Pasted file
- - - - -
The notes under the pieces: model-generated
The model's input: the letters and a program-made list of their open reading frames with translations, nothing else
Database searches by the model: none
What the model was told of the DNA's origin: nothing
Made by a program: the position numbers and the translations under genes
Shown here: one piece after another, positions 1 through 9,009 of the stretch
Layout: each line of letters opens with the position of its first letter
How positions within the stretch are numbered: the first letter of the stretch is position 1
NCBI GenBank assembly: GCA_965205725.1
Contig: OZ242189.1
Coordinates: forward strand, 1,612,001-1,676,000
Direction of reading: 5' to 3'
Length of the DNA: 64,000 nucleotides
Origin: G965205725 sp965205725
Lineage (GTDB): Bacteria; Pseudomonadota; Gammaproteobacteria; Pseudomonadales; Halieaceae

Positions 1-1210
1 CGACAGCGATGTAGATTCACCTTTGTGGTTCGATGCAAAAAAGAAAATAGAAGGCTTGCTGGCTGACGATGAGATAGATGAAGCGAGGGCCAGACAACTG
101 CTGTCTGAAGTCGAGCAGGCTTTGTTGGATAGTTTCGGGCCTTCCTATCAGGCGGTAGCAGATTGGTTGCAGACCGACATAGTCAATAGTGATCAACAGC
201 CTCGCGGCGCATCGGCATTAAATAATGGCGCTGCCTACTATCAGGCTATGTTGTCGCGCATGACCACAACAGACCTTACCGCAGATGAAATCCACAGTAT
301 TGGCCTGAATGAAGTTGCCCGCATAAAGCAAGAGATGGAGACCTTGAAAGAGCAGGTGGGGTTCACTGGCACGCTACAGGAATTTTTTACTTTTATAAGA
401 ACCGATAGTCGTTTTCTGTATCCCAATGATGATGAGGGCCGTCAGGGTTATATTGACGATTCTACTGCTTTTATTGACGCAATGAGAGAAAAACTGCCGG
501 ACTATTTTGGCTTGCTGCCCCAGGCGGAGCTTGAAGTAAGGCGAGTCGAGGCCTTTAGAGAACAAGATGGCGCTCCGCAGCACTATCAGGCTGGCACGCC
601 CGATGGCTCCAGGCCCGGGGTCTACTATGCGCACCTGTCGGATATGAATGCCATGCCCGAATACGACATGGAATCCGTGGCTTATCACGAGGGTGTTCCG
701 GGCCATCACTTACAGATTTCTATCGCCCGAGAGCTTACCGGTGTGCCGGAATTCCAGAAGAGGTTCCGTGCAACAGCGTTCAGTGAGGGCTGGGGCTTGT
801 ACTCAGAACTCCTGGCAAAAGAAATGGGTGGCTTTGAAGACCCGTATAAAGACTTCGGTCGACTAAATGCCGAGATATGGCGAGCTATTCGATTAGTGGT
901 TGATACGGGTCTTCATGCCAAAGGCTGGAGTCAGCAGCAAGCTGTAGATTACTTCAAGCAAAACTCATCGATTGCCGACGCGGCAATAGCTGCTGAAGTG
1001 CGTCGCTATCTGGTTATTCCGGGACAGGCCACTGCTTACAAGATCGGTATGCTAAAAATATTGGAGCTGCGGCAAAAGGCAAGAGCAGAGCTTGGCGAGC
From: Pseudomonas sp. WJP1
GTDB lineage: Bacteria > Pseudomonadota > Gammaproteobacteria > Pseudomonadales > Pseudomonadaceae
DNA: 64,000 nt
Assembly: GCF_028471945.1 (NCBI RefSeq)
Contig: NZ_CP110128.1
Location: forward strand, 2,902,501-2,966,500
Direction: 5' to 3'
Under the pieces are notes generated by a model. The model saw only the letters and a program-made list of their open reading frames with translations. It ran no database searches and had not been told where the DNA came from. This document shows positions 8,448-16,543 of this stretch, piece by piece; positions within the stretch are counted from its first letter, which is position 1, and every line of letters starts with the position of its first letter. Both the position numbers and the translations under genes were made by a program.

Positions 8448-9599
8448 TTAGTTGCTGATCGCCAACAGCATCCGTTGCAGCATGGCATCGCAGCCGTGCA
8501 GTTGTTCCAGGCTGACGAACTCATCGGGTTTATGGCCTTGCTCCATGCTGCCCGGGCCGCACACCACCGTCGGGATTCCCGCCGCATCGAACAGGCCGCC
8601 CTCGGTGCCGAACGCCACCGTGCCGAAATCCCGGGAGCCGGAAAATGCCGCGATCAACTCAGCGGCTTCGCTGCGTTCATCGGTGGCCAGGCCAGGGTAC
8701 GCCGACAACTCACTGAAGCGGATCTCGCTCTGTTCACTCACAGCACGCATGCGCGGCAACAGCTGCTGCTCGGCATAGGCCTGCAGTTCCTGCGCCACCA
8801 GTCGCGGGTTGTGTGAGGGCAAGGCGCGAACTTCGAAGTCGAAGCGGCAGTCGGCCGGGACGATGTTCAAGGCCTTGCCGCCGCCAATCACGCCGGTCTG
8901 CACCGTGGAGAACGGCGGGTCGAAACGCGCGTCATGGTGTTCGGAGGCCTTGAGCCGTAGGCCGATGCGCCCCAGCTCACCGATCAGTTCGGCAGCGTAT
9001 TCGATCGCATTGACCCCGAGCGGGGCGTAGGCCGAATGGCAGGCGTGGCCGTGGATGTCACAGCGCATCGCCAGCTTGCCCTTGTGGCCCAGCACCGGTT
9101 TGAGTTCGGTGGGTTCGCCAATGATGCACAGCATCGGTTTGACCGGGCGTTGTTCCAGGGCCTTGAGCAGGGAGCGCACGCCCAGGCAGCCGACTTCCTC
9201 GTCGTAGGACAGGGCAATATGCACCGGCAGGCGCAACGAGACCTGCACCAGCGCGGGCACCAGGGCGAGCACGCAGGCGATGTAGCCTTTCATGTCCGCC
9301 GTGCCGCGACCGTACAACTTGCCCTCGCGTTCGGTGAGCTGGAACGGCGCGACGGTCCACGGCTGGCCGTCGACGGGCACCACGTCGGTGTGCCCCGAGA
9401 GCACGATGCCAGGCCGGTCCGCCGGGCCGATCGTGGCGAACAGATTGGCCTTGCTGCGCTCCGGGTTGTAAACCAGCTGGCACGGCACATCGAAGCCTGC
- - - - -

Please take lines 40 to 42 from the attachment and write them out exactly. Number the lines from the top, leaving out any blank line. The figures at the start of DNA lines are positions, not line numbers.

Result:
8701 GCCGACAACTCACTGAAGCGGATCTCGCTCTGTTCACTCACAGCACGCATGCGCGGCAACAGCTGCTGCTCGGCATAGGCCTGCAGTTCCTGCGCCACCA
8801 GTCGCGGGTTGTGTGAGGGCAAGGCGCGAACTTCGAAGTCGAAGCGGCAGTCGGCCGGGACGATGTTCAAGGCCTTGCCGCCGCCAATCACGCCGGTCTG
8901 CACCGTGGAGAACGGCGGGTCGAAACGCGCGTCATGGTGTTCGGAGGCCTTGAGCCGTAGGCCGATGCGCCCCAGCTCACCGATCAGTTCGGCAGCGTAT